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Mother's win affirms rights of persons with disabilities

January 26, 2012: How does a two-year-old boy get kicked out of daycare? Lisa Meade is a mother whose allergy to latex is so extreme that she experiences life-threatening respiratory symptoms whenever exposed to an environment where powdered latex gloves are in use. She had asked the staff at her son’s daycare to wear non-latex gloves instead of powdered latex gloves. After refusing to make the accommodation, the daycare asked her son to leave the daycare. Ms. Meade sued the daycare for discrimination in its refusal to provide a reasonable accommodation of her disability in the case Meade v. Shangri-La, but the Court of Special Appeals ruled against her.  
 
On February 26, 2009, the Public Justice Center represented a number of organizations, including the Metropolitan Washington Employment Lawyers Association, Maryland Disability Law Center, Maryland Employment Lawyers Association, Maryland Nurses Coalition, Inc., Civil Justice, Inc. and the Maryland Nurses Association, in filing an amicus brief with the Court of Appeals in support of Ms. Meade. The amicus brief urged the Court of Appeals to overturn the Court of Special Appeals’ erroneous interpretation of the terms “disability” and “handicap” derived from a previous version of the federal Americans with Disabilities Act (ADA), and not the broader, remedial definition under the Howard County Code and Maryland state law. The brief argued that the Court of Special Appeals’ restrictive definition would have prohibited people with intermittent disabilities, such as severe allergic reactions or asthmatic events, from being protected under the law, as well as people who are able to mitigate the severity of their disability.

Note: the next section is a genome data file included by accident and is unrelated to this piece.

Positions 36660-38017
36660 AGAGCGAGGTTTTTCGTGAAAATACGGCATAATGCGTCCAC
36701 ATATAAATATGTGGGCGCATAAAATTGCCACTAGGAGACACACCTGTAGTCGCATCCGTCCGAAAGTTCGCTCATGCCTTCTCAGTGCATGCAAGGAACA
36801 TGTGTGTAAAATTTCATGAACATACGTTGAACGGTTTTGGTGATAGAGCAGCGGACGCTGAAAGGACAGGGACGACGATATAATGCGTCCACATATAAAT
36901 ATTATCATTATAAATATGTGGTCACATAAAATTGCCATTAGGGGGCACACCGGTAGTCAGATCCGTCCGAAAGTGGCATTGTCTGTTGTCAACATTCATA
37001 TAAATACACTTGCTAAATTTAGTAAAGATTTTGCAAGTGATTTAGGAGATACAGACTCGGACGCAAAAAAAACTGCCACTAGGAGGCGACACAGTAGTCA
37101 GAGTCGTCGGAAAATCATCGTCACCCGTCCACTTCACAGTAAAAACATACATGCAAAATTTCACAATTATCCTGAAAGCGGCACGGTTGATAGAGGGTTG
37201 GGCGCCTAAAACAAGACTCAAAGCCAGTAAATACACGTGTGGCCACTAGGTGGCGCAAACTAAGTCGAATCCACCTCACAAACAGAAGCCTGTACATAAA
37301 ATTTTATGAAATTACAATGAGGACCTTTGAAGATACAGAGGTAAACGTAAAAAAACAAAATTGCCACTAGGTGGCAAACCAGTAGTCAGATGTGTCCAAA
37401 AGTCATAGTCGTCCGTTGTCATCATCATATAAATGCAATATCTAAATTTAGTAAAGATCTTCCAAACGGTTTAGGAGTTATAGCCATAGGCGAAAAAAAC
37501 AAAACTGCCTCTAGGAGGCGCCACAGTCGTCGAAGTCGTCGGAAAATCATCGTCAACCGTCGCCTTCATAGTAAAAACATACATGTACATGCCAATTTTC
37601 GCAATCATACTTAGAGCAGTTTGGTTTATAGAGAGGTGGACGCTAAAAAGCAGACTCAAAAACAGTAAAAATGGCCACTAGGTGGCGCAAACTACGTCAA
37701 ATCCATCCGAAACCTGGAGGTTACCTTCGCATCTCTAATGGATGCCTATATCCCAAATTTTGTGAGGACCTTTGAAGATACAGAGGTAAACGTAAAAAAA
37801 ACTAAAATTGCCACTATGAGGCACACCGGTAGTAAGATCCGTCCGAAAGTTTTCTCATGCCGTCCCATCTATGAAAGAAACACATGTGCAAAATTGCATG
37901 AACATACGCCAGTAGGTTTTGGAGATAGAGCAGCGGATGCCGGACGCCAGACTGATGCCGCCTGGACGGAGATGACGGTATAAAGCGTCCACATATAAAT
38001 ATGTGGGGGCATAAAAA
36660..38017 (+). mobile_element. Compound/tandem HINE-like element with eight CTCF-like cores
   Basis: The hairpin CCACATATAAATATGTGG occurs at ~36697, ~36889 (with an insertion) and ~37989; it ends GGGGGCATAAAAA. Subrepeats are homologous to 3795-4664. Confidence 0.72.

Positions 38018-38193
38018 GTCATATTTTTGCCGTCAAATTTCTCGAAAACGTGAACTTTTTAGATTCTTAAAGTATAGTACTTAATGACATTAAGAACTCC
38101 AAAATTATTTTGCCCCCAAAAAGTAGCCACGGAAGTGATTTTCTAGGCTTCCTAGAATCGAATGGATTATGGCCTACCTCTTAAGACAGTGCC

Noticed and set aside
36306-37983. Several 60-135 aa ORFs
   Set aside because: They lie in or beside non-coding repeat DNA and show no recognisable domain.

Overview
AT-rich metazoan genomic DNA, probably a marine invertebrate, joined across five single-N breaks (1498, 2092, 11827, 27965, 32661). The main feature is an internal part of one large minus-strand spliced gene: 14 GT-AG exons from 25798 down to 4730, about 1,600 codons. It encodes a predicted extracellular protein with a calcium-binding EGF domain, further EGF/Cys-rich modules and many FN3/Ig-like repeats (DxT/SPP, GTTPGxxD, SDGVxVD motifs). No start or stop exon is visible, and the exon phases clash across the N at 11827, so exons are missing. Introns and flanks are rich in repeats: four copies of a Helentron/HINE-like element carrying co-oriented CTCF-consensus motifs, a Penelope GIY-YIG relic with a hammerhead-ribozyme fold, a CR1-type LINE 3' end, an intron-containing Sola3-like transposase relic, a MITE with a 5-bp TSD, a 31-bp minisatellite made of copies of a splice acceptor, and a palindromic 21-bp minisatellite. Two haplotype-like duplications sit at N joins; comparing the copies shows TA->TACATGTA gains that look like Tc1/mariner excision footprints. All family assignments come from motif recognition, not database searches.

On January 26, 2012, the Court of Appeals overturned the Court of Special Appeals ruling. The Court of Appeals took the position urged by the PJC, adopting a definition of “handicap” or “disability” that places emphasis not on proving that one’s condition fulfills an arbitrary, restrictive standard, but rather on the discriminatory conduct of the defendant. This interpretation better adheres to the original legislative intent of such non-discrimination statutes, which was to afford those with disabilities “the opportunity to compete on an equal basis and to pursue those opportunities for which our free society is justifiably famous.”
 



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